system               enable/disable System Event Log
trap                 Set syslog server logging level
userinfo             Enable logging of user info on privileged mode enabling
Router(config)# service timestamps type datetime [msec] [localtime] [show-timezone]

2.  Enable logging on Router by issuing the logging on command from global configuration mode.

Router(config)# logging on

3. In order to specify the Essentials server that is to receive the router syslog messages, issue the logging ip_address command. ip_address is the address of the server that collects the syslog messages.

Router(config)# logging

4. Now you can limit the types of messages that can be logged to the Syslog server, set the appropriate logging trap level with the logging trap command. The informational portion of the command signifies severity level 6. This means all messages from level 0-5 (from emergencies to notifications) are logged to the Essentials server.

Router(config)# logging trap informational

Valid logging facilities are local0 through local7. Valid levels are:

Emergency: 0
Alert: 1
Critical: 2
Error: 3
Warning: 4
Notice: 5
Informational: 6
Debug: 7

5. Specifies the facility level used by the syslog messages; the default is local7. Possible values are local0, local1, local2, local3, local4, local5, local6, and local7.

Router(config)# logging facility facility-type

6. In order to verify if the device sends syslog messages, run the sh logging command.

Example: Syslog Server Configuration on Router

Router#Router#config terminal

Enter configuration commands, one per line. End with CNTL/Z.

Router(config)#logging on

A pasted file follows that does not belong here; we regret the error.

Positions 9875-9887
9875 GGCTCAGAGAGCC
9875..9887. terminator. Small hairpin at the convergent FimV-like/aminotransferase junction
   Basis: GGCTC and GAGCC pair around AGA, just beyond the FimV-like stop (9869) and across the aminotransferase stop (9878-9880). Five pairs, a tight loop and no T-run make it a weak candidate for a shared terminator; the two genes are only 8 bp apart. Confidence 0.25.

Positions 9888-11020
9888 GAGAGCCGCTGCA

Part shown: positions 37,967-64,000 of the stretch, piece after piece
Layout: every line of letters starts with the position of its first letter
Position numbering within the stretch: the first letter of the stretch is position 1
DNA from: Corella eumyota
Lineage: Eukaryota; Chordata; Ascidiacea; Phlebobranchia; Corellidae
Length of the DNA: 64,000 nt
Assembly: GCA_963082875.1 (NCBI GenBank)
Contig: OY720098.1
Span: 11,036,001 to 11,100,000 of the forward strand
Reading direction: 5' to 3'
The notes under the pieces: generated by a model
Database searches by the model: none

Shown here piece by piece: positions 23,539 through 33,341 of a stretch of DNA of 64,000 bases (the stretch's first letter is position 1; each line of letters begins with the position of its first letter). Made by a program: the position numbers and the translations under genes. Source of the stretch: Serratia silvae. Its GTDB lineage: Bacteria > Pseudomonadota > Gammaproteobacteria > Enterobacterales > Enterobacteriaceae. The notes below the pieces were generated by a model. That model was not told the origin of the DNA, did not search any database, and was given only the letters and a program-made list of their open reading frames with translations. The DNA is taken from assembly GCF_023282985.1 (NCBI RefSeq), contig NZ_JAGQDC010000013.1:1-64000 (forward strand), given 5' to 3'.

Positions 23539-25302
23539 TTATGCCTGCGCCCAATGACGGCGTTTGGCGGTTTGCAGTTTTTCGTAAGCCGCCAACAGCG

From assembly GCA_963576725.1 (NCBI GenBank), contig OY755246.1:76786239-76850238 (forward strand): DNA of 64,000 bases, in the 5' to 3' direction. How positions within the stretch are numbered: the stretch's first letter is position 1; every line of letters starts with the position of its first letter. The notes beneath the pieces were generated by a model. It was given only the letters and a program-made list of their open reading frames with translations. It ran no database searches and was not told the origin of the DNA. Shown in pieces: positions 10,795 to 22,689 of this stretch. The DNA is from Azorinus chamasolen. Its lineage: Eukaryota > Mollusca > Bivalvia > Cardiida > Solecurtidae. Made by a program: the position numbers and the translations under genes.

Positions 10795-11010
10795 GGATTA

Router(config)#service timestamps debug datetime localtime show-timezone  msec

Router(config)#service timestamps log datetime localtime show-timezone msec

Router(config)#logging facility local3

Router(config)#logging trap informational


Find Syslog Logging Statistics with Show Logging Command

Router#show logging

Syslog logging: enabled (0 messages dropped, 0 flushes, 0 overruns)

Console logging: level debugging, 79 messages logged

Monitor logging: level debugging, 0 messages logged

Buffer logging: disabled

Trap logging: level informational, 80 message lines logged

Logging to, 57 message lines logged



Filed Under: Syslog


About the Author:

RSSComments (6)

Leave a Reply | Trackback URL

  1. John says:

    very helpful, tnx

  2. Aaryan says:

    Nice!! Fantastic Info. Fantastic People. Excellent Blog. Thanks for all the excellent sharing that is being done right here.

  3. Navis says:

    this is the most helpful post to configure Syslog server in Cisco Router. Thanks a lot

  4. Allen says:

    Brilliant article bro. This unique is just a totally nicely structured posting, just the important information I was hunting regarding. Cheers

  5. Hariharan S says:

    Thanks a lot!

  6. Sajith says:

    Nice post on Syslog server configuration on Cisco ROuter

Leave a Reply

If you want a picture to show with your comment, go get a Gravatar.